As R. Kelly's makes his media rounds to promote his new album, 'Black Panties,' due Dec. 10, he's shared a number of music-related and personal stories to help fans connect with him on a deeper level. Last week, the 46-year-old singer opened up to The Boombox about his mastery of sensual melodies, favorite sex song of all time and memories of singing backup for his mom in the family's group, "Gladys Knight and the Pimps." Now Kellz is back, letting fans in on the creative process behind his No. 1 hit, 'I Believe I Can Fly,' and the most emotional song he's ever written.

The BoomBox: 'I Believe I Can Fly' showed people your versatility and was a crossover hit. How'd that song come to be?

R. Kelly: When I met Michael Jordan on a basketball court at an athletic club -- we hooped together in Chicago -- he came to me and asked me if I wanted to do a song for his upcoming movie. I was like, "Yeah!" I didn’t even ask what it was. [Eventually] he let me know what it was, we went to a screening to watch it and that’s when I ended up coming up with 'I Believe I Can Fly.' I knew from the first melody that was gonna be the song that was gonna take me out of R&B and into another genre of music.

Watch R. Kelly's 'I Believe I Can Fly' Video

In your memoir, 'Soulacoaster: The Diary of Me,' you say that the Notorious B.I.G. came around while you were writing 'I Believe I Can Fly,' and broke down into tears. He said the song will be around even after you’re gone. He was right. Tell us more about writing the song and that encounter with Biggie.

I was in a hotel in a deep sleep, so I kinda dreamt that melody. I went down to the lobby and had the security unlock the piano because it was locked. I started messing around with three-finger chords to give myself a guide with the melody. And I started hearing... [hums the melody of ‘I Believe I Can Fly’]. I had a lot of "duh duh duhs" before I actually wrote what it is. But after spending two hours at that piano, watching a whole 'lotta women and men coming in back and forth, I was over in that corner on that piano. By the time Biggie came in [the hotel] it was like two hours later, I had [begins singing] “I believe I can fly, I believe I can touch the sky, I think about it every night and day, spread my wings and fly away” -- I had about that much. He was like, "Oh, B, that’s a big hit, son." And it ended up being exactly that.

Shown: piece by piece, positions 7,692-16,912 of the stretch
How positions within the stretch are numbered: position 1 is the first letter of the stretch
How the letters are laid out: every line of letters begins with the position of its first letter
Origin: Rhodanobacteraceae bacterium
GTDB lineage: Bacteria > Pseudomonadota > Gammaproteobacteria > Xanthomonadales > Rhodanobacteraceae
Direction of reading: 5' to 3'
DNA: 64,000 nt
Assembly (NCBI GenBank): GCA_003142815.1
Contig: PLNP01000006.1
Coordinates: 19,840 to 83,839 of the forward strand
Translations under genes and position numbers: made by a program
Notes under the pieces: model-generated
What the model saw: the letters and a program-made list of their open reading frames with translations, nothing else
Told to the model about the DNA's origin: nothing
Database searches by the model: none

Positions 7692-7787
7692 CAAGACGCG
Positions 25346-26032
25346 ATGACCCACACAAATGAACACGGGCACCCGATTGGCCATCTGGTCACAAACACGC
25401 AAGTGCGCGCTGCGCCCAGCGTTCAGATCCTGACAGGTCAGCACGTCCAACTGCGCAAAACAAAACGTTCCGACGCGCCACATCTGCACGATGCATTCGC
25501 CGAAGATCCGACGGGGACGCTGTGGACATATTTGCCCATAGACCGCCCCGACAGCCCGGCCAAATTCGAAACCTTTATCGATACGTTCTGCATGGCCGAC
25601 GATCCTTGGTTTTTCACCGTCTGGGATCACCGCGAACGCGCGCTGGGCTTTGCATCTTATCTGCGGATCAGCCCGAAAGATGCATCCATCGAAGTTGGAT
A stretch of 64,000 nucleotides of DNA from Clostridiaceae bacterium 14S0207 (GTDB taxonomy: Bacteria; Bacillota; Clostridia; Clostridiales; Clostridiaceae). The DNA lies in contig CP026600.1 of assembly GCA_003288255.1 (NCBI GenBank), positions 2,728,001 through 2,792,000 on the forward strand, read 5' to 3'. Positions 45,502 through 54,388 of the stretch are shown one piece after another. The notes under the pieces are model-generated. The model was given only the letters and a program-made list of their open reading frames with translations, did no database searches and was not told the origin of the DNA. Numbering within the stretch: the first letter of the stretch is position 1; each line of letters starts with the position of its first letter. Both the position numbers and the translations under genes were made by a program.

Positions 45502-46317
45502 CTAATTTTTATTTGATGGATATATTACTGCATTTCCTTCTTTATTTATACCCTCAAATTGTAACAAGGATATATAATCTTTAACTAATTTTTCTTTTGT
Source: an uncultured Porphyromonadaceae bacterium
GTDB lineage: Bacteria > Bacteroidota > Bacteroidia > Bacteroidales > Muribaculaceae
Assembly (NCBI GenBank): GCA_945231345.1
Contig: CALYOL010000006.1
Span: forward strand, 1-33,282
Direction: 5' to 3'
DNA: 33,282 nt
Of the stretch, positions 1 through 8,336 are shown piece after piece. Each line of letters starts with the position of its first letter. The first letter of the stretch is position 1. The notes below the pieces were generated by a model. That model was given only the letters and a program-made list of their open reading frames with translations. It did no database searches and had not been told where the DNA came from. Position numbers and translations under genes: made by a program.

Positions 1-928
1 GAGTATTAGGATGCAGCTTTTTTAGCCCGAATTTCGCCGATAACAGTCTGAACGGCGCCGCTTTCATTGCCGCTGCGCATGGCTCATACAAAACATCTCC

Knowing the type of impact your music has on fans and other artists alike, what would you say has been the hardest and most emotional song for you to put together?

I gotta say ‘Shut Up.’ It’s actually the last song off 'Black Panties.' The reason I say 'Shut Up' is because it was during a real serious time in my life as far as my vocals were concerned. I had a real big abscess, or something like that, on my vocal chords, [and] after doing a show, I collapsed and ended up in the hospital and doing surgery to get it off. After being in the hospital for two days -- I was actually in there for six days -- but after two days I started hearing rumors and getting texts and hearing people on the radio saying I’m done and this that and the other -- although the doctor did tell me that there was a chance I would not be able to sing as strong or something would be a little different.

I was really in the dark. I didn’t know what was going on, but they told me not to go in the studio for another month or two weeks or something like that. That’s like telling me to hold my breath for two weeks, and I couldn’t do that. So I got out the hospital six days later, and went right to the studio and started writing this song called 'Shut Up.' I was bleeding, I was crying, I was emotional. I was pissed because you give all these people all of this music for all of these years and you work your butt off to be somebody and to be a legend, and the minute it all looks like it’s going down, they just count you out. I was really hurt by that. So all my emotions went into that song.